Switzerland-based firm Swiss Timing, an accused in a Commonwealth Games-related graft case, on Wednesday told the Delhi high court that it was not served with the summons to appear before a court here in a manner prescribed by the law.
"CBI has misled the court below on the issue. Any consequential coercive measures such as arrest warrant and attachment of properties would be contrary to law as the service of summonses have not been served (on the accused) as per the CrPC and the international treaties," senior advocate Amit Desai told Justice Mukta Gupta.
The counsel for the MNC cited legal provisions in his attempt to distinguish between the summonses issued in civil and criminal cases.
"Mere knowledge of a pending criminal case to an accused was not sufficient as the summons are meant for compelling his appearance before a court of law with other consequences. And for this purpose, the law provides strict compliance of the procedures in service of summonses," he said.
In criminal law, summonses are not meant for knowledge and the accused have to be served personally, he said.
Referring to international treaties, Desai said the summonses, issued to accused living in offshore countries, have to be sent to "courts, judges and magistrates" in that nation and not to other agencies.
In the present case, CBI did not send the translated version of documents, along with the summons, to Swiss Timing and it was violative of the international law.
The court would tomorrow hear remaining arguments in the case.
The high court had earlier refused to stay a possible coercive process against the accused firm Swiss Timing for not appearing before a court here.
Swiss Timing, in its plea, is seeking a stay on possible coercive measures against it by the lower court on the ground that it had not been served with the summons as per the law dealing with offshore companies.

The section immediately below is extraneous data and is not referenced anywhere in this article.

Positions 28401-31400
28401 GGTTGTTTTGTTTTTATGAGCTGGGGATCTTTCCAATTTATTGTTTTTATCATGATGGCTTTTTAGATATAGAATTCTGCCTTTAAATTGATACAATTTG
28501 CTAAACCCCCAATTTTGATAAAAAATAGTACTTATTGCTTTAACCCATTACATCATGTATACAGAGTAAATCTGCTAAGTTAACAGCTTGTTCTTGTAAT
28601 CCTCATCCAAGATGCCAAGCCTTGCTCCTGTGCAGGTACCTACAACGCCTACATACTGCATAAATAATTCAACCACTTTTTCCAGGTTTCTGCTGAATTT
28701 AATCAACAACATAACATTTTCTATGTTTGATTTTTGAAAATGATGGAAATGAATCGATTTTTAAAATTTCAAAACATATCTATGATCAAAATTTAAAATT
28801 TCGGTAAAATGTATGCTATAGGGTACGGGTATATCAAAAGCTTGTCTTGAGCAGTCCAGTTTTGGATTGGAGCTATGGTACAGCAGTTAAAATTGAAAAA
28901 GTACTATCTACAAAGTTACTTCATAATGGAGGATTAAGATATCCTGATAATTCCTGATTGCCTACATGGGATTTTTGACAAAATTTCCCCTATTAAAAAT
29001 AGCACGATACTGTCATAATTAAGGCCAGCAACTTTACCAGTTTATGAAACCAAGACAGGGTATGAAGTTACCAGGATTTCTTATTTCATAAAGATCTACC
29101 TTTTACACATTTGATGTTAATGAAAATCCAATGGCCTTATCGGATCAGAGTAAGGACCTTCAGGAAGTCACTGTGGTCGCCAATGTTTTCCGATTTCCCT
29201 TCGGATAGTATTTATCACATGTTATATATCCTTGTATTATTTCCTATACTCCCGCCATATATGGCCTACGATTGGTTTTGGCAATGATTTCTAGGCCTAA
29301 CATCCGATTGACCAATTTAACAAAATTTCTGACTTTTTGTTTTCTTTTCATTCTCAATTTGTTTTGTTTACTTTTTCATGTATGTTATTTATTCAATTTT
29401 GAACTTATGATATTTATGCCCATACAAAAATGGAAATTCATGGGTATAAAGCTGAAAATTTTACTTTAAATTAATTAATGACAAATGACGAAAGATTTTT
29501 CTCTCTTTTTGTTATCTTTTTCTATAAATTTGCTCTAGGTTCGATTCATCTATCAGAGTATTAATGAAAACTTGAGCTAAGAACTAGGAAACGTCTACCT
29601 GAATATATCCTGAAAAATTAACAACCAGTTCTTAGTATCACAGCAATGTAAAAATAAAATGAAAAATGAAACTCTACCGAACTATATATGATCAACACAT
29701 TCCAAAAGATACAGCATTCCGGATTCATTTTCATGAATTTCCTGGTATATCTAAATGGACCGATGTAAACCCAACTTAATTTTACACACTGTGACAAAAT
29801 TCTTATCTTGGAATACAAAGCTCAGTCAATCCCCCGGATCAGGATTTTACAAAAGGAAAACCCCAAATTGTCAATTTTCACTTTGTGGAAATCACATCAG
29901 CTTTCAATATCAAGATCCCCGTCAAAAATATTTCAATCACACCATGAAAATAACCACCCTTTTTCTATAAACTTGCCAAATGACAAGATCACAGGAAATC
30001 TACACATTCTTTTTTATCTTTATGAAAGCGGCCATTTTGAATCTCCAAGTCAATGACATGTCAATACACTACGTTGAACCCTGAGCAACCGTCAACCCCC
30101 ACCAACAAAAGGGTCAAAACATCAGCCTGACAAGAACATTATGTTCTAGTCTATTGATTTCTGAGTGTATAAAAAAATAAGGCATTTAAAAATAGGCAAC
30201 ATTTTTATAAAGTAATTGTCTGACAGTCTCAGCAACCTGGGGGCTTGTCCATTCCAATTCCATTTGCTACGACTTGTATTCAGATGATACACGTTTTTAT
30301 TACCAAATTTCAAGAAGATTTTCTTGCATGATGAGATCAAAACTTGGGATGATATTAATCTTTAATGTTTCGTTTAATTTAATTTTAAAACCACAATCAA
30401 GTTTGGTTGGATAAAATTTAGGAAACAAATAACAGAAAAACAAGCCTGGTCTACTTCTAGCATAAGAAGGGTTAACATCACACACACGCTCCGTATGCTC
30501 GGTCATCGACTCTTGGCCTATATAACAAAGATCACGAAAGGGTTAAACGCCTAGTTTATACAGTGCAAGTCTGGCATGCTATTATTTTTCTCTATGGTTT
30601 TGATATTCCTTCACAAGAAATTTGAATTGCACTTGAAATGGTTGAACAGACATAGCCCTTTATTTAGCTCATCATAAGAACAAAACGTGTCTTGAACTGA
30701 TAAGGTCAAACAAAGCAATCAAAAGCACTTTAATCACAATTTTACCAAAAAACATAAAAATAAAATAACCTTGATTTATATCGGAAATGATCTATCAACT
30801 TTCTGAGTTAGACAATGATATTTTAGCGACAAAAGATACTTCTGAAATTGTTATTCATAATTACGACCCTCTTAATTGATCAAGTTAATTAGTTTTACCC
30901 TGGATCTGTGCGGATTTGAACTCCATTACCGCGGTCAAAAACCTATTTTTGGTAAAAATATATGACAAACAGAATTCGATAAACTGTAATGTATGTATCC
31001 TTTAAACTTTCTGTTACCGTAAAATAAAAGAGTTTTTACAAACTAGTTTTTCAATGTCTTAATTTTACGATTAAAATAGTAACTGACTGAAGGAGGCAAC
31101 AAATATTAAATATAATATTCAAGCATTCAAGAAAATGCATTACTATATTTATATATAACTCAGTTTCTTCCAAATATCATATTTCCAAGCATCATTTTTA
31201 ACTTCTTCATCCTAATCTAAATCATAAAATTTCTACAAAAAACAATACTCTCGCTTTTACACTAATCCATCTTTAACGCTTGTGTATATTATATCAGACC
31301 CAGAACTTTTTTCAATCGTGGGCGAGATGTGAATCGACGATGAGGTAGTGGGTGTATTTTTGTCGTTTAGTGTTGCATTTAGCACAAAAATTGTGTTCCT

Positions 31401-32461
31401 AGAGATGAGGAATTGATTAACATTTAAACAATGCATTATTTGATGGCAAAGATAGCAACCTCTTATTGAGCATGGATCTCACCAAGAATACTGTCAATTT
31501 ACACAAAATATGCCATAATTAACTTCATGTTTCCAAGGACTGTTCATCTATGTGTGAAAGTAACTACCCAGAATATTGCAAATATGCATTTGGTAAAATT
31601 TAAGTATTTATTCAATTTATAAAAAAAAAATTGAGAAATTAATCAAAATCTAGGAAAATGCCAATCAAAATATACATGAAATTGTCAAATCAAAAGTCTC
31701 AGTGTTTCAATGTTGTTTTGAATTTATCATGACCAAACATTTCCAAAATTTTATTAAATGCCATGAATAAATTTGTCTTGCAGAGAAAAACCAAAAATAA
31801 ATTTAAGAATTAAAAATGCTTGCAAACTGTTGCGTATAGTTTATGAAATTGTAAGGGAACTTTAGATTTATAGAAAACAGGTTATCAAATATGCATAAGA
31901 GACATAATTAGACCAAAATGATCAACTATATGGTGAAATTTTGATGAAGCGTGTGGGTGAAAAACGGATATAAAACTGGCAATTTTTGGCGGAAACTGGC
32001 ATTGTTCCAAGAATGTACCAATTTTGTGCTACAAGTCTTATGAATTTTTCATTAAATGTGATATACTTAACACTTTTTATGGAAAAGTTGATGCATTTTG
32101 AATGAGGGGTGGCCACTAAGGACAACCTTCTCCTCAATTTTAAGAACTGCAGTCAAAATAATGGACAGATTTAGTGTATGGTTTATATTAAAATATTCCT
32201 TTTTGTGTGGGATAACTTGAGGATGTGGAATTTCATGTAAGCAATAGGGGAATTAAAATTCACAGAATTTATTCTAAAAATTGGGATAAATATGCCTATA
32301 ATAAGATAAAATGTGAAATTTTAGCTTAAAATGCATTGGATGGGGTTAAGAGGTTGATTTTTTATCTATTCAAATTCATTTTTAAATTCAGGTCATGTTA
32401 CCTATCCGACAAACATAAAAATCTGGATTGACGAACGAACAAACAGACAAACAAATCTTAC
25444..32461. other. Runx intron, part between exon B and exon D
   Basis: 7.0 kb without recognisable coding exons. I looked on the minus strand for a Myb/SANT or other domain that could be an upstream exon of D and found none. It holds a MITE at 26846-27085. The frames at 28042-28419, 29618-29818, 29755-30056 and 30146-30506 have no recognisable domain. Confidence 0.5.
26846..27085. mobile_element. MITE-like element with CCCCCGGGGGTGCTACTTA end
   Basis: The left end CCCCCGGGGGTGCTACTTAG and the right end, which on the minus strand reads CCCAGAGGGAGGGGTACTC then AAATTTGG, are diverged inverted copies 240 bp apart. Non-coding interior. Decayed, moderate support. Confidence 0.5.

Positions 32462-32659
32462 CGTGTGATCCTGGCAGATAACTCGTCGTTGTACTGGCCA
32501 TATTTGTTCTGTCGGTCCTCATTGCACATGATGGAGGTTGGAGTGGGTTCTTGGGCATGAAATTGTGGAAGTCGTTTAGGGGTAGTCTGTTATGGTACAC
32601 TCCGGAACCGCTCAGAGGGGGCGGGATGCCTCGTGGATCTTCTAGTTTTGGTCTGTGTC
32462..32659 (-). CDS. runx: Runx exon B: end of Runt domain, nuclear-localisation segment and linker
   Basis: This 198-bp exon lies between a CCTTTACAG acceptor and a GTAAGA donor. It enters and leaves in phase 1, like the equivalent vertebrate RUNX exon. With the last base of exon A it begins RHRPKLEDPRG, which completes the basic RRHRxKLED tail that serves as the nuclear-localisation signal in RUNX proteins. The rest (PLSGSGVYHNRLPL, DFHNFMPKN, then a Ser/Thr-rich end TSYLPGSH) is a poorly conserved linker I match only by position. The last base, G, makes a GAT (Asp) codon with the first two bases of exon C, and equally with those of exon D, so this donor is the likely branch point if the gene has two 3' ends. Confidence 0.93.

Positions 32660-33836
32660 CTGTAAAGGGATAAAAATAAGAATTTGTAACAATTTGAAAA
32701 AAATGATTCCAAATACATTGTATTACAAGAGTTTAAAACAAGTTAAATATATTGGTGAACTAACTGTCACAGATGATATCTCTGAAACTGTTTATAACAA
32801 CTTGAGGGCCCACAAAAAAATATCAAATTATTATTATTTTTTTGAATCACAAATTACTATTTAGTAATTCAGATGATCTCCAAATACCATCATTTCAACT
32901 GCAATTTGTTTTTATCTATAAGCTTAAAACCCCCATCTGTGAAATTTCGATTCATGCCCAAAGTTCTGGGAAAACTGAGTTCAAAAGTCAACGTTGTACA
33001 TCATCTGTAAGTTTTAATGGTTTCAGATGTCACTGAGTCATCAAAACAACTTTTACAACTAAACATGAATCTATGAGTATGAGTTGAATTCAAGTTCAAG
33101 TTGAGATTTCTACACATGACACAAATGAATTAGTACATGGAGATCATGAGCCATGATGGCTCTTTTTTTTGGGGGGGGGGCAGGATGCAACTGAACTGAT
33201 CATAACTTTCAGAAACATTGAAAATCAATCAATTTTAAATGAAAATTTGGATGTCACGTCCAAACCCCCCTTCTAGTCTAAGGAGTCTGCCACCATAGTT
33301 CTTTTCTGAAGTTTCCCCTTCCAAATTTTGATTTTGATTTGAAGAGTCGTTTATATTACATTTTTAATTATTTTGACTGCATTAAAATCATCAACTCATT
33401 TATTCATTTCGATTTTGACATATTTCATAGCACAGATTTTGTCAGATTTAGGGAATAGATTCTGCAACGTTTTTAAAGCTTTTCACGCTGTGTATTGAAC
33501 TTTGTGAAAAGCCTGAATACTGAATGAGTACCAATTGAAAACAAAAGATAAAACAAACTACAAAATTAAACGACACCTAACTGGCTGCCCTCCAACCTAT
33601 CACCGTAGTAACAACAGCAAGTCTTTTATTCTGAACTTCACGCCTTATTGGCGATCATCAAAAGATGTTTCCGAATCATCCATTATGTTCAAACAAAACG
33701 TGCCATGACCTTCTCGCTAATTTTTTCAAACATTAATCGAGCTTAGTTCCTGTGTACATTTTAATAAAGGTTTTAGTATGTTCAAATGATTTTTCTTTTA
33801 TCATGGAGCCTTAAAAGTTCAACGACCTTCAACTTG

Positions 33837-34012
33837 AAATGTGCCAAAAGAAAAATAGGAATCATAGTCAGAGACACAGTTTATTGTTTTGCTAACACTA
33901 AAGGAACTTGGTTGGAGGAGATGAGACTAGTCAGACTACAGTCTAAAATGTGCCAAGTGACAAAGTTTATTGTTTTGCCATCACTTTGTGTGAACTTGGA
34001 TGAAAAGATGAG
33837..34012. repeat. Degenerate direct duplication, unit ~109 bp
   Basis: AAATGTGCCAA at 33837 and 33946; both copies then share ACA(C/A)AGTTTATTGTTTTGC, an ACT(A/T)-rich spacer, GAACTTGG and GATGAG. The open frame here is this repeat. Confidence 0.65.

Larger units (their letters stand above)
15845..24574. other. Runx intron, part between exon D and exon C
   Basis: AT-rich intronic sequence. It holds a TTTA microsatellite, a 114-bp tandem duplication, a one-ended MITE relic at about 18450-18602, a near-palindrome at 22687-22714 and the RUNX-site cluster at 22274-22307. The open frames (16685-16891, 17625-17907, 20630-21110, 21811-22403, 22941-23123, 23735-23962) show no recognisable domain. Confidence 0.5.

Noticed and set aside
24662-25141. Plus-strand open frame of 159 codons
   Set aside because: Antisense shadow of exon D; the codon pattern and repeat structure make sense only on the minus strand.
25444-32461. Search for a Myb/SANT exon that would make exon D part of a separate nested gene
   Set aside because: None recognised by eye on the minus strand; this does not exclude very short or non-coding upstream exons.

CBI had earlier moved the lower court seeking separation of the trial against the Swiss firm from ten other accused saying though it had served summons to it in the manner prescribed under the treaty between the two countries, it would take time in bringing the firm to the jurisdiction of the Indian court.
Sacked Commonwealth Games Organising Committee chief Suresh Kalmadi and other co-accused are charged with illegally granting the contract to Swiss Timing, causing a loss of over Rs 90 crore to the exchequer.
The Swiss firm was given the contract to install the Timing, Scoring and Result systems for the 2010 mega sports event.
The Swiss firm, which secured the contract allegedly due to links of two Faridabad-based businessman PD Arya and AK Madan with Kalmadi, is one of the 11 accused in the case.
Besides the Swiss firm and Kalmadi, other accused in the case are CWG OC's Director General VK Verma, Secretary General Lalit Bhanot, Director General (procurement) Surjit Lal, Joint Director General (sports) ASV Prasad and Treasurer M Jayachandran. They are no more associated with the sporting body.
Promoters of two construction companies - Anil Madan and PD Arya of Faridabad-based Gem International and AK Reddy and his firm AKR Constructions are also accused in the case.